Pierce County Business Accelerator nabs Golden Shovel
When South Sound folks do something awesome, sometimes you need to dig up another shovel.
Pierce County and the Tacoma-Pierce County Chamber of Commerce were each presented a Golden Shovel Award at the EDB 2022 Annual Meeting for their work to create the Pierce County Business Accelerator (PCBA) program.
The PCBA, created in response to the COVID pandemic and the impact in the County’s underserved communities, is a program of Pierce County Economic Development, funded by the American Rescue Plan Act (ARPA) and administered by the Chamber.
The dynamic duo was an apt pick for this year’s honor, which was created by the EDB to recognize businesses, organizations or individuals that have made a significant contribution to the economic well-being of Tacoma-Pierce County. In less than a year after its 2021 launch, the PCBA graduated 9 cohorts and provided 200 business owners and entrepreneurs with business training, coaching, technical and networking support. Businesses served by the program were 93 percent BIPOC owned, 14 percent veteran owned, and 70 percent women owned.
Pierce County Economic Development Director Betty Capestany and Tacoma-Pierce County Chamber of Commerce CEO Andrea Reay accepted the Golden Shovels. They were joined on stage by representatives of the PCBA’s partners, including City of Lakewood (municipal partner), Asia Pacific Cultural Center, The Black Collective, Mi Centro, Tacoma Urban League and Korean Women’s Association.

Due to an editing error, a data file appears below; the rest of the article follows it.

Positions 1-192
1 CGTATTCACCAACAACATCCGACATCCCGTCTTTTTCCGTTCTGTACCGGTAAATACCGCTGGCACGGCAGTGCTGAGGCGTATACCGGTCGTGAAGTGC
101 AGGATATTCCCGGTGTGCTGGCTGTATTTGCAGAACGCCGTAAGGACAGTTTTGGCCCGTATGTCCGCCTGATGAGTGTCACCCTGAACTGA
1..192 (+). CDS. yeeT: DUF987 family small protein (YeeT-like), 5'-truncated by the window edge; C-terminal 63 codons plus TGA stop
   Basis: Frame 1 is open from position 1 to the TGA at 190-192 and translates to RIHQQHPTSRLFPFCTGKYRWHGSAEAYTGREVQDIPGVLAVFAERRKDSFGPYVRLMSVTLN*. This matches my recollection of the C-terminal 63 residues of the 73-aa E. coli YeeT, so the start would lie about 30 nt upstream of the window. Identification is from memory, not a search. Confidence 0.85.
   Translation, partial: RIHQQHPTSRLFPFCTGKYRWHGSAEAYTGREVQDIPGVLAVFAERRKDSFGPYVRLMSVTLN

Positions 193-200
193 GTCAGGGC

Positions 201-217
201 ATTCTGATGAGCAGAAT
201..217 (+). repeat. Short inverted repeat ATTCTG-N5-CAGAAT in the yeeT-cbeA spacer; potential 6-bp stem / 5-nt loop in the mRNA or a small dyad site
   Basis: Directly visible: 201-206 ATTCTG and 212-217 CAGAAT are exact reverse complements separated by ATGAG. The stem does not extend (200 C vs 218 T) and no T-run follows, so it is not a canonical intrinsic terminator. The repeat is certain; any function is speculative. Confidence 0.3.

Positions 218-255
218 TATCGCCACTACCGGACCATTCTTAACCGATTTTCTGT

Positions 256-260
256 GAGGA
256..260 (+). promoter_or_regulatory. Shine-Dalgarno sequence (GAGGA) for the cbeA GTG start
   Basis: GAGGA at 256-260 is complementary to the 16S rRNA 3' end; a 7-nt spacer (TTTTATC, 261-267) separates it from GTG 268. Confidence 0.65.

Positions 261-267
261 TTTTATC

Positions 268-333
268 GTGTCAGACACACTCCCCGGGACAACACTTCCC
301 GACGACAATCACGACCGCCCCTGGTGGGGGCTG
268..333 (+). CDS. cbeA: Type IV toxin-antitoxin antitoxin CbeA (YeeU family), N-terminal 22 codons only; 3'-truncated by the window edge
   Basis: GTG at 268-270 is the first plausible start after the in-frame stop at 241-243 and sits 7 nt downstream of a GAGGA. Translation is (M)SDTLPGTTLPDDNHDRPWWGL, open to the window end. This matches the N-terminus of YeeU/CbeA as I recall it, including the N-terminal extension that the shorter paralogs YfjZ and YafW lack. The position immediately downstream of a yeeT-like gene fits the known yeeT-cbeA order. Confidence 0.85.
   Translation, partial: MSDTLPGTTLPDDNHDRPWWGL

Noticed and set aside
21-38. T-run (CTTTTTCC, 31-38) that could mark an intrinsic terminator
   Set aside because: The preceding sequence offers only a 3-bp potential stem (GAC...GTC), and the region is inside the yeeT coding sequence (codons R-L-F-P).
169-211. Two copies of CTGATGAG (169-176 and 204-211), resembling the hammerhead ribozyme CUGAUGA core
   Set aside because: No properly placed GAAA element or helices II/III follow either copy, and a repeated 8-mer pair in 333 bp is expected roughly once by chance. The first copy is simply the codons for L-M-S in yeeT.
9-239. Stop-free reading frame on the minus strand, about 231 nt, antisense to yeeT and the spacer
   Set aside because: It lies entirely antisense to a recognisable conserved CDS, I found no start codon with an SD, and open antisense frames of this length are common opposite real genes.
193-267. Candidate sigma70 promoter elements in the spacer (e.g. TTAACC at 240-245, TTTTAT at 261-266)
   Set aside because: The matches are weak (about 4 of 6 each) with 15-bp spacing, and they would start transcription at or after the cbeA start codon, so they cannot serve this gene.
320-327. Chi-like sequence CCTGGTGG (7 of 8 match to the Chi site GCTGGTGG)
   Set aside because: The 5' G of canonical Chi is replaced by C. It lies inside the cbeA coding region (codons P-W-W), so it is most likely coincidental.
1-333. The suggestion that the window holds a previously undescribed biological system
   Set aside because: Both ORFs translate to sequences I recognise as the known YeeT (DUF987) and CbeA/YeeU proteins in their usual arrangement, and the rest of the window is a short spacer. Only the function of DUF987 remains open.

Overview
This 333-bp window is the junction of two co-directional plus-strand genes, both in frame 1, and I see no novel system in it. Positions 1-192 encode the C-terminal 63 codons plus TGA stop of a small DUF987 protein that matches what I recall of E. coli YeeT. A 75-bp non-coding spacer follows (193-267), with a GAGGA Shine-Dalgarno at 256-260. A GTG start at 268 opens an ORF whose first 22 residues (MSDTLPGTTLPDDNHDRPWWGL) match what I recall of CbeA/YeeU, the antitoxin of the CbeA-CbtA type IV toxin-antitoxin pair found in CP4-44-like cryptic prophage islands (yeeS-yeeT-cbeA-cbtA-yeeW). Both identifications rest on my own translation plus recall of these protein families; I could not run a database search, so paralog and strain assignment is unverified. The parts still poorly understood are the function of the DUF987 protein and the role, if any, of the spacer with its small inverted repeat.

Unique approach yields impressive results
Upon accepting the award, Capestany recapped how the PCBA reimagined the concept of business accelerators to help foster innovation and create wealth-building opportunities. In addition to its unique targeted focus on BIPOC, veteran and women-owned businesses, cohort leaders, instructors and professional-services providers reflect the diverse participants. Graduates also have access to additional support and resources, including grant funding.
Capestany also took the opportunity to reveal some impressive results. “Of the 200 participants who completed the program, 146 have accepted awards totaling more than $3 million,” she said.
“It’s such an honor to be a part of this important work,” Reay said. “Equitable economic development doesn’t just happen. This program shows that there’s nothing we can’t do together as a community.”
Capestany said the County is taking steps to help more business owners and encouraged meeting attendees to come along for the ride.
“We want to continue the PCBA program,” she said. “I welcome more people to become mentors and be part of these amazing stories and partnerships.”